Women have maternal leave during their pregnancy which allows them to take full rest and take good care of themselves and the baby. Pregnancy is both a special and crucial period for the mother and the family as well. The fathers equally deserve a leave for the same to take care of their wife and the child as well known as paternity leave. It is considered a general human right. There is a paternal leave policy that allows up to two weeks of leave by the father within 56 days of the childbirth or 56 days within the expected delivery date. Some criteria of paternity leave include: the father being the biological parent or adoptive parent, or surrogate parent, or spouse/partner of the childbearing mother.
There is no such strict or designed law/policy in India regarding paternity leave. The only general law for paternity leave in India is 15 days leave. The government sectors only give paternity leave in India. Unfortunately, private sectors do not have a policy of paternity leave. Many companies do not even have the policy or facility of paternity leave as they are unaware of it or do not understand it. Many are still bound by the pre-existing stigmas of gender roles-child being the only responsibility of the mother. There are no other benefits that come along with the law. It is essential for the fathers also to have beneficial paternity leave because it is equally important. As most fathers miss the opportunity of being with their wife and their newborn child, paternity leave will allow them to spend good quality time and support their wife and the child, too, throughout.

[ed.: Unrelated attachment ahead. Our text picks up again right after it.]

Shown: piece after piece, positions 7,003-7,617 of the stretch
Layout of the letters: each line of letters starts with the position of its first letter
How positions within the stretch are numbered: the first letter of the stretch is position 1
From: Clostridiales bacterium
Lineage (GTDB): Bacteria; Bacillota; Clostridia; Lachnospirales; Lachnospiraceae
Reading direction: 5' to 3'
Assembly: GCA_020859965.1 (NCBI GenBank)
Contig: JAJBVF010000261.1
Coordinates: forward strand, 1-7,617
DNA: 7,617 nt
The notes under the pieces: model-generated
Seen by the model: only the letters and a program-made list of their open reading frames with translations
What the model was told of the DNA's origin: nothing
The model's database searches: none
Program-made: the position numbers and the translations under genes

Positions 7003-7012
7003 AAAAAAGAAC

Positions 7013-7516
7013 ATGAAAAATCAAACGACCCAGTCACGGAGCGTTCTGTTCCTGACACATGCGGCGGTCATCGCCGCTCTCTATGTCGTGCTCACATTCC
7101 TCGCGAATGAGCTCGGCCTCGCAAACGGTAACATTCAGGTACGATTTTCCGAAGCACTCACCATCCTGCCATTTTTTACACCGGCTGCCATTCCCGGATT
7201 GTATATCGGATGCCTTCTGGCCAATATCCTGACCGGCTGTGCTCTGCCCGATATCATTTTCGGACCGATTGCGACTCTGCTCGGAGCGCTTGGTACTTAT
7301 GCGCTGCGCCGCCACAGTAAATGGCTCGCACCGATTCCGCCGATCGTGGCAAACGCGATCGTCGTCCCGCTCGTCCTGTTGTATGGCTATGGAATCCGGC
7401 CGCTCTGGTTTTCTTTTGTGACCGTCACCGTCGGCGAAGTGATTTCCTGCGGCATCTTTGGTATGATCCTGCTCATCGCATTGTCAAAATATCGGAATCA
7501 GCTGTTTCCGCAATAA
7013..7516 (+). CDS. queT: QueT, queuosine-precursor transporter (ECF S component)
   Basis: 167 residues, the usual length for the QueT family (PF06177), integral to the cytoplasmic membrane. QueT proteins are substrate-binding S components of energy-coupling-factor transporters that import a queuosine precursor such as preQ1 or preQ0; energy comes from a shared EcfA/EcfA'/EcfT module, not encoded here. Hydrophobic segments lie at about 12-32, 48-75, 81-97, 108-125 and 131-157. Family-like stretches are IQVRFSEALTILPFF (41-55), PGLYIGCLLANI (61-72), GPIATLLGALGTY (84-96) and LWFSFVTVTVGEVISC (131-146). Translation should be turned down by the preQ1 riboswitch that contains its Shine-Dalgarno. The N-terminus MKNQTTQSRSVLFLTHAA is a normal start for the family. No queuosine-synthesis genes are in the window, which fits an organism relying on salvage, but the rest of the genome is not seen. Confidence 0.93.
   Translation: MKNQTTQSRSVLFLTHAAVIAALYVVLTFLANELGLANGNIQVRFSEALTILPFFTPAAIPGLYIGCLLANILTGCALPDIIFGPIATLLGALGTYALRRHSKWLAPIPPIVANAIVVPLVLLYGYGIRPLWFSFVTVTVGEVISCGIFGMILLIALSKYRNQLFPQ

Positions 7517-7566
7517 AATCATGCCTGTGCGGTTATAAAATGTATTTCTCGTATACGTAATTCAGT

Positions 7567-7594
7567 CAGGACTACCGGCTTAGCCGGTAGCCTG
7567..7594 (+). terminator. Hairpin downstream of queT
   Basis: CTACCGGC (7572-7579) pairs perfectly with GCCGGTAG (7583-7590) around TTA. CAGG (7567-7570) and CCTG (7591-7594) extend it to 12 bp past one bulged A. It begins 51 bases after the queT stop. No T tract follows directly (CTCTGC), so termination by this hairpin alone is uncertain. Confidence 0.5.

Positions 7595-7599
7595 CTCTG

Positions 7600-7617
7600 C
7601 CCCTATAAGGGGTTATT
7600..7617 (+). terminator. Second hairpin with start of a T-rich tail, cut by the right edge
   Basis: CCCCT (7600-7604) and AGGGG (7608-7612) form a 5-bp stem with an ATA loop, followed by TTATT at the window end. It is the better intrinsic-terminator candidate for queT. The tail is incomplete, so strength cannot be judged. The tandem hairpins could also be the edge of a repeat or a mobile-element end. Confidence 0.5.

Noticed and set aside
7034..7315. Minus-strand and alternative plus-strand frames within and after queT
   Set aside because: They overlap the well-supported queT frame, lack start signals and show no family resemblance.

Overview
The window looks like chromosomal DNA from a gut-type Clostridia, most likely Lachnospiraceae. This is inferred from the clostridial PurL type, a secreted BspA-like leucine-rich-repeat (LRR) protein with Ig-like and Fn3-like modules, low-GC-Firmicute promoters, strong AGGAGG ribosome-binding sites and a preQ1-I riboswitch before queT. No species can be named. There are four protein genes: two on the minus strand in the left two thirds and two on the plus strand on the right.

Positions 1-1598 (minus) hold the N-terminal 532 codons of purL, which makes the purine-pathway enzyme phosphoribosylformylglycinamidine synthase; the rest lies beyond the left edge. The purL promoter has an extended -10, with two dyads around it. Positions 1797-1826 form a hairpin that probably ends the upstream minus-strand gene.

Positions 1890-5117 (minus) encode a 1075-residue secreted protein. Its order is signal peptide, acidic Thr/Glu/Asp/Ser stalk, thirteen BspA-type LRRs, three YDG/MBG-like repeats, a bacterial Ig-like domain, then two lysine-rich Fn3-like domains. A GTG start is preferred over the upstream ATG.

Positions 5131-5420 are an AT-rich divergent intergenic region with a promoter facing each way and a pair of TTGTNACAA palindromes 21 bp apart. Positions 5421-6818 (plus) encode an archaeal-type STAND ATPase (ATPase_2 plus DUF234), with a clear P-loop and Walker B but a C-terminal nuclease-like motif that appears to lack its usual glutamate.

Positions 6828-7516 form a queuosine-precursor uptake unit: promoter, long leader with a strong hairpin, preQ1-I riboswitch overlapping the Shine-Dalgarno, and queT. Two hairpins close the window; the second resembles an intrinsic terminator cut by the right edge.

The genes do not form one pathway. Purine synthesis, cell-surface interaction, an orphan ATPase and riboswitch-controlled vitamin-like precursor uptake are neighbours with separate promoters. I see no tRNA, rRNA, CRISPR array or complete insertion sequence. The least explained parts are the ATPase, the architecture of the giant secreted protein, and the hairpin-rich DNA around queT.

The gender gap still ends up remaining in India. The societal norm of the woman only having to take the child’s responsibility and their growing up is still out there in the Indian society. Indian societies still lack the knowledge of a father’s importance and role during and after the child is born. There is no such strict law that is made mandatory for all working sectors (both private sectors and government sectors). If fathers are also given equal paternity leave, they will support their wives throughout the pregnancy periods. Pregnant mothers tend to fall sick and require extra care during their pregnancy; they also have severe mood swings, and the ideal person to support them during it is their spouse. It also allows the fathers to see their child coming to this world and developing day by day. It also helps debunk the negative societal norms about parenting being the major responsibility of the mother only. Many pregnant mothers may not have other family members to look after them while their spouse is at work, which leaves the father in worry and risky for the mother. Having beneficial paternity law will contribute to developing society’s thought and break negative stigmas, also benefit the father, mother and the child.